An Electrical Generator Runs on Wind Generated Power

After a year of thinking, talking, writing, and doing — and on their third attempt — Gary N. Bregg and the Students and Instructors of R.E.T.S. Electronic School finally have a working wind-powered electrical generator.

| November/December 1975

To the man who first thought up the S-rotor . . . may his fertile mind be blessed! And to Jim Sencenbaugh and all the others who've provided us with hours of informative reading (and imagination stimulation) in the pages of THE MOTHER EARTH NEWS® . . . may they also be blessed with good days on Mother Earth.

After a year of thinking, talking, writing, and doing — and on our third attempt at wind generated power — we finally have a working wind-powered electrical generator.

Electrical Generator Runs on Wind Generated Power

Our first two models were Stewart-type windplants loosely patterned after the unit designed and built by Jim Sencenbaugh (see MOTHER EARTH NEWS NO. 20). Number One was equipped with wooden blades and Number Two's prop was skinned in aluminum. Both were beautiful, but neither lasted long . . . each was doomed from the beginning because of stresses we failed to consider.

Then we read about the S-rotor (see MOTHER EARTH NEWS NOS. 26, 27, and 28) and started again. Some generous people from a local aluminum extrusion factory provided the metal we needed (it was easy to work with and light in weight) and we used sabre saws (a band saw would have been better) to cut four 32 inch-diameter round plates — with axle holes in their centers — from quarter-inch-thick sheet aluminum.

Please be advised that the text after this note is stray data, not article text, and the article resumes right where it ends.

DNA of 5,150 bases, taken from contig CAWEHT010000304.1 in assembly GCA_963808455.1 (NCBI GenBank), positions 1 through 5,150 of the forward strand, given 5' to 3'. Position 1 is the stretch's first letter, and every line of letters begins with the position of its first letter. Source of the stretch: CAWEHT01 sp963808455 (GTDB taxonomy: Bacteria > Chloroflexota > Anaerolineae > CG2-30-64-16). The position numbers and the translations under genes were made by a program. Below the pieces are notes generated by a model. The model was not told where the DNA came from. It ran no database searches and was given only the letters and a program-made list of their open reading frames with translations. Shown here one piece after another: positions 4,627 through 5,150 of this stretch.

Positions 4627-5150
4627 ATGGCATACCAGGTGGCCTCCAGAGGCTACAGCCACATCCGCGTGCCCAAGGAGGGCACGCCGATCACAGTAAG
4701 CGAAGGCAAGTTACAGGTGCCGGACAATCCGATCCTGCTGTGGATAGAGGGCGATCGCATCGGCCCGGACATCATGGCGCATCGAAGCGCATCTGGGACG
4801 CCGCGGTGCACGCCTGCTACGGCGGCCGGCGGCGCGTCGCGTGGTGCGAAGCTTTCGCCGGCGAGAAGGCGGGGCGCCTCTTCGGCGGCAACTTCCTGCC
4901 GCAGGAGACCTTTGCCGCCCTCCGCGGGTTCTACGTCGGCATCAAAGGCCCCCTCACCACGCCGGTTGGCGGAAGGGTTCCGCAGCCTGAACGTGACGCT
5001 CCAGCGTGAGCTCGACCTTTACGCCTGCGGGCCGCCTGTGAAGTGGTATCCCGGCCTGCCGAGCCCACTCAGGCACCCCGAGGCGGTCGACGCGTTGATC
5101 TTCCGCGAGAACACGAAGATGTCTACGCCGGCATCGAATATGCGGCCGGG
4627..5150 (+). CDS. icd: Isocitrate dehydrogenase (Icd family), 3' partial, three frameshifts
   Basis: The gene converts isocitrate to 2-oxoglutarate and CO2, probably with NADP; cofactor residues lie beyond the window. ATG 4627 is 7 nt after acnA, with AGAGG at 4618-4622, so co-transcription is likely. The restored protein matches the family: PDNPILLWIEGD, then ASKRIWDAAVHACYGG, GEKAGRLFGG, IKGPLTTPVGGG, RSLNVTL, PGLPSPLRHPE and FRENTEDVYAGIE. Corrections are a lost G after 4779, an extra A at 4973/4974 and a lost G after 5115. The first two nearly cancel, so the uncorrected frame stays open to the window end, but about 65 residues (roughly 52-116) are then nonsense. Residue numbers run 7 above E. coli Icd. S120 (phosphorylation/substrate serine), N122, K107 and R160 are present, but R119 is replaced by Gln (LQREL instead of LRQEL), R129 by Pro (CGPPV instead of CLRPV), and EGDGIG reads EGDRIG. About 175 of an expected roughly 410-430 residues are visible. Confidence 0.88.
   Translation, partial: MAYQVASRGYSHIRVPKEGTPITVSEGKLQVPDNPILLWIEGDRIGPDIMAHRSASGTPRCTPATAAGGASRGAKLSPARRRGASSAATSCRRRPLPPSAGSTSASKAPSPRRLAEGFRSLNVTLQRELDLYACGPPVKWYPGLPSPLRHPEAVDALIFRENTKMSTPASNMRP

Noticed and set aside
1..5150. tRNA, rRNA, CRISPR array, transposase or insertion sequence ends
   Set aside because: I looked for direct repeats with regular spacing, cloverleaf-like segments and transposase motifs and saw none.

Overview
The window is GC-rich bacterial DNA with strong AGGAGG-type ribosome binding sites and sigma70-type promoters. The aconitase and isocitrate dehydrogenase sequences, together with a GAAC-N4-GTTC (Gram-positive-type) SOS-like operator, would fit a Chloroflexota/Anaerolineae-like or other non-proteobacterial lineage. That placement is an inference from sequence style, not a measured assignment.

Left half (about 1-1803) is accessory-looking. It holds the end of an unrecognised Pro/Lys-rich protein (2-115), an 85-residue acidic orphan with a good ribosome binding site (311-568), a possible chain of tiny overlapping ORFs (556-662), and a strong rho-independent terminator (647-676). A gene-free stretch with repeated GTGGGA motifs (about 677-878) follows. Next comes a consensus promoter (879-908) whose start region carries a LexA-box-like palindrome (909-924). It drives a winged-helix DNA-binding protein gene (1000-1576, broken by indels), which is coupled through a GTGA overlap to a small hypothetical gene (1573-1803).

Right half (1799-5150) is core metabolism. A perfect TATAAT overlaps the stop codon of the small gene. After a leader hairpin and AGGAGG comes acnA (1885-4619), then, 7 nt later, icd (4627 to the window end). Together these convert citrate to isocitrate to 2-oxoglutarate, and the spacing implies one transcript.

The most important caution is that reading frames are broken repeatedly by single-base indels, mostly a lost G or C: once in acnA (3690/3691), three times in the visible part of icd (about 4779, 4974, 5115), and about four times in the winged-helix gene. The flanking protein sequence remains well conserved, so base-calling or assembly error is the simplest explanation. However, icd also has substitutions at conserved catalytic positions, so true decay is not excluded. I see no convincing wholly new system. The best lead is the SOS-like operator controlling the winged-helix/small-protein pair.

The curved "bucket" sections of our rotor were cut and rolled from .040" sheet aluminum. With the help of some half-inch aluminum angle, they were then fastened to the 32 inch-diameter plates: Sections of the angle were first bent to the proper curves, laid out on the circular plates, and secured with sheet metal screws. The .040 inch "buckets" were then pop-riveted to the vertical flanges of the pieces of angle. Presto. The S-rotor's body was done.

At that point, an "axle" (really nothing but a hefty chunk of pipe) was slipped through the holes we had left in the centers of the four quarter-inch-thick plates. The plates were bolted to the axle with pipe flanges (filed down until they fit) and the whole rotor was then mounted vertically so that it turned freely in two thrust bearings held in a framework of 2 inch aluminum angle.

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